Get the 411 on mortgage lingo

Congratulations, you’ve made the big decision to become a homeowner!

Before you start looking at houses, here are a few key mortgage terms you need to understand before you look into financing the home of your dreams.

Principal: This the original total amount borrowed from your lender, before interest.

Interest: Interest is the cost of borrowing money. You repay the principal amount of the loan, plus interest.

Interest rate: This is the rate you are charged for borrowing the principal. The percentage rate, whether high or low, depends a variety of factors that include your credit score, the size of your downpayment, the length of your loan and the current economy. Interest rate is very important because the higher your interest rate, the higher your monthly mortgage payment will be. Plus, a high interest rate means you’ll end up paying more over the lifetime of the loan.

Private Mortgage Insurance: This extra fee is designed to protect your lender if you aren’t able to make your mortgage payment. Most lenders require PMI if you your down payment is less than 20% of the value of the home.

Down Payment: You’ll probably be required to pay a certain percentage of your home’s total sale price upfront – this is called a down payment. In general, the larger the down payment, the lower your monthly payments. Traditionally, lenders have asked for a 20% down payment. So for a $350,000 house, you are looking at a 20% down payment of $70,000 upfront. Depending on your credit score and the economy, lenders may let you buy the home with as little as 5% down. However, if you don’t have enough saved to make a 20% down payment, you’ll need to pay PMI.

Term: The term of your loan means how long your lender will give you to pay back your loan. Most mortgages have 30-year or 15-year terms. The longer the term, the lower the monthly payments, but you’ll pay more over the lifetime of the loan because of interest.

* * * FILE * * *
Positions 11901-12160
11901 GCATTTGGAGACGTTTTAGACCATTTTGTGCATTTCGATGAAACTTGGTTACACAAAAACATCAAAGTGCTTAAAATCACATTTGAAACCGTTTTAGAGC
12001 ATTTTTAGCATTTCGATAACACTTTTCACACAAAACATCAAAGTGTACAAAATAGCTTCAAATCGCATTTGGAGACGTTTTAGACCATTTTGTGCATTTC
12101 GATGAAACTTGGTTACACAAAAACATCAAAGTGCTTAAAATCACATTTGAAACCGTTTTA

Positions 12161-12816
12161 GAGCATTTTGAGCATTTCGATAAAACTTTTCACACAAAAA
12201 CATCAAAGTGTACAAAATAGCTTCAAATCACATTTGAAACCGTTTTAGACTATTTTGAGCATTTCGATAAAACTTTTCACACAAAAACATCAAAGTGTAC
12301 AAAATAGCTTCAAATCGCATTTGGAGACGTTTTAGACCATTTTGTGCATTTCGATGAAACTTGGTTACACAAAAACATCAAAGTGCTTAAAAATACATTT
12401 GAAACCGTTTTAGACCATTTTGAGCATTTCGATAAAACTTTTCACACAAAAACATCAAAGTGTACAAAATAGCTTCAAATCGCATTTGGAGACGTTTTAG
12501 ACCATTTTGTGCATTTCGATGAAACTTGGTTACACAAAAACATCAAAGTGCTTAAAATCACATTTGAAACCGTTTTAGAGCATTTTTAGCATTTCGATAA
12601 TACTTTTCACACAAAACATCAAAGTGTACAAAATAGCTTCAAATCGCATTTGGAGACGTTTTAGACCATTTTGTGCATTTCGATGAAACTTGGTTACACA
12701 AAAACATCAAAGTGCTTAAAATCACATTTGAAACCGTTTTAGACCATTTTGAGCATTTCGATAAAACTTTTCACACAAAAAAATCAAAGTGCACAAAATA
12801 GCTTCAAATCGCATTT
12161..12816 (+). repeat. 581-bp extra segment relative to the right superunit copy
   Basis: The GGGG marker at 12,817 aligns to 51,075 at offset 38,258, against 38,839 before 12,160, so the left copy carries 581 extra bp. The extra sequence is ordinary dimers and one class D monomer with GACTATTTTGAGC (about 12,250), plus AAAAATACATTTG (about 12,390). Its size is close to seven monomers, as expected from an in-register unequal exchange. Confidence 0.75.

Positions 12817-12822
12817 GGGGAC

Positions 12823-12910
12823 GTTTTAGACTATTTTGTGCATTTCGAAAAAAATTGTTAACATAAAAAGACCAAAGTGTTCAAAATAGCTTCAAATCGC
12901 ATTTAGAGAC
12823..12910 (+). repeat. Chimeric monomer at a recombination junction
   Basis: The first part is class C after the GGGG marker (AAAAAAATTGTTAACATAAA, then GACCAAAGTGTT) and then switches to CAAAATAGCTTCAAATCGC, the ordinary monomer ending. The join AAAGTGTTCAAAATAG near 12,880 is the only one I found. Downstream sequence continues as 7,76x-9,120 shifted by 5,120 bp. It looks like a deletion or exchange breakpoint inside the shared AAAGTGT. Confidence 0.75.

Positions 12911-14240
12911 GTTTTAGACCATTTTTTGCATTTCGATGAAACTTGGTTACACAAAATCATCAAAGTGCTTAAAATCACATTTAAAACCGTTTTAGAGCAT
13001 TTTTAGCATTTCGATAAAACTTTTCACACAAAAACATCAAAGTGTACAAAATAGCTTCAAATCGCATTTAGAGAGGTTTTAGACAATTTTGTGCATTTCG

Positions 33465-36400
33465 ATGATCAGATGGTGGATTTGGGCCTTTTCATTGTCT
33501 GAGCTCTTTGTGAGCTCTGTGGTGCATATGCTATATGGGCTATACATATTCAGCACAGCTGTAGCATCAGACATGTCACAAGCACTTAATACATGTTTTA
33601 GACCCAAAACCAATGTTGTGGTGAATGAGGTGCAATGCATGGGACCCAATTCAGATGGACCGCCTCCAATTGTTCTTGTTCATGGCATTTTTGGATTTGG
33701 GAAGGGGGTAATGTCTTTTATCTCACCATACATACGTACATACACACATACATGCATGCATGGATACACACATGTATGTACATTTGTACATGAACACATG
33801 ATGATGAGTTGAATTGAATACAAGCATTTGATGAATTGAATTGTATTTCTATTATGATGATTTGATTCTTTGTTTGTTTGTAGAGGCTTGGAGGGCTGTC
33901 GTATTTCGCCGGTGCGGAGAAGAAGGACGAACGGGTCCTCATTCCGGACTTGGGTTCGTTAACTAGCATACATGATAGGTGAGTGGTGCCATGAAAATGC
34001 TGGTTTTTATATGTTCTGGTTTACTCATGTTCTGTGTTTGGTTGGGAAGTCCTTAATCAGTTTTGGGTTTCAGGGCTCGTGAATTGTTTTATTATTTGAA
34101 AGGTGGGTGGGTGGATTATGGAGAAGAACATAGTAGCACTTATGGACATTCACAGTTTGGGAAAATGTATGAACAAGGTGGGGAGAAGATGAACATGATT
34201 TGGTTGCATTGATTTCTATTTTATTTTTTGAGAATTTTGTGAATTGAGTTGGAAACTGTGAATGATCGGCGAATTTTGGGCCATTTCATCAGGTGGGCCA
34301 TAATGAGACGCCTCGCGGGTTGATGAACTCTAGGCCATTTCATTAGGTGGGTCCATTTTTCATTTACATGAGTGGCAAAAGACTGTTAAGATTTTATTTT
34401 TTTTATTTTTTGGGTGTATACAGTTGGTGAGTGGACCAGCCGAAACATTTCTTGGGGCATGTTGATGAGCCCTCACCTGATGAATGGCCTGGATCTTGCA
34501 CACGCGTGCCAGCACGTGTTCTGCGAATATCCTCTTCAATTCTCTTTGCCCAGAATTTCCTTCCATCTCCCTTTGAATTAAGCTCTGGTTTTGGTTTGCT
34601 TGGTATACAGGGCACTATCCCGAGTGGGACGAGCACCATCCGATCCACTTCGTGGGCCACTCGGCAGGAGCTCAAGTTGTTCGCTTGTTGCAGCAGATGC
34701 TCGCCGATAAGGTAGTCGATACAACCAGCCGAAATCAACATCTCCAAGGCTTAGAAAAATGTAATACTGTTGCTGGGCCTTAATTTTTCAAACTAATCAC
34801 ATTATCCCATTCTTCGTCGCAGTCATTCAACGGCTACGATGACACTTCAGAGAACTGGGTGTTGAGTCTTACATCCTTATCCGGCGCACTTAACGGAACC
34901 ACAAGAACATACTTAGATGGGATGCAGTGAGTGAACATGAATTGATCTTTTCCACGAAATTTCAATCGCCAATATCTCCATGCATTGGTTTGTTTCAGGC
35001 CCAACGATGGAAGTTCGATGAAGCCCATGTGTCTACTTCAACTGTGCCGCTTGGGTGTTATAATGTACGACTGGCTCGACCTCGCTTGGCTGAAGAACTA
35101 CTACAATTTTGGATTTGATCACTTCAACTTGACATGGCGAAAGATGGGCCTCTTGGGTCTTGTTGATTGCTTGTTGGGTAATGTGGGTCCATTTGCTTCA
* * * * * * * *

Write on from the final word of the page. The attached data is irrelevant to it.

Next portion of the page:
Monthly payment:Your monthly payment will be the same every month, and it will include of a portion of the loan principal, interest, mortgage insurance (if you put less than 20% down) and a portion of your annual cost of property taxes and homeowners’ insurance – both are mandatory.

Purchase points:  Points are a fee paid to the lender up front as a way to lower your interest rate. Each “point” is equal to 1% of your mortgage principal and generally represents a .25% drop in your mortgage rate. So if you have a $300,000 mortgage with a 5.00% interest rate, you could pay an additional $3,000 up front and reduce your interest rate to 4.75%. Points can produce big savings down the road if you have the money saved up.

Fees: There are many fees you’ll need to cover when you begin the mortgage process and at closing, when you finalize the loan. Specific amounts will vary based on the lender and other factors. It can feel overwhelming, but the good news is that lenders are required by law to provide a loan estimate and fee disclosure up front that breaks down all costs, fees and details regarding your mortgage. Here are a few fees that are typically part of your mortgage costs:

  • Lender charges/origination fees: Including application fees, underwriting fees, processing fees, administrative fees and others.
  • Third-party closing costs: These are charges for services you need to get your mortgage, like a home appraisal and title insurance.
  • Taxes/Government fees: This is based on the real estate portion and related local government charges.
  • Prepaid expenses and deposits: These costs are paid up front and held in an escrow account to cover things like your first homeowners insurance and property tax payments.


Myriam DiGiovanni

Myriam DiGiovanni

After writing for Credit Union Times and The Financial Brand, Myriam DiGiovanni covers financial literacy for FinancialFeed. She is also a storytelling expert and works with credit unions to help ... Web: Details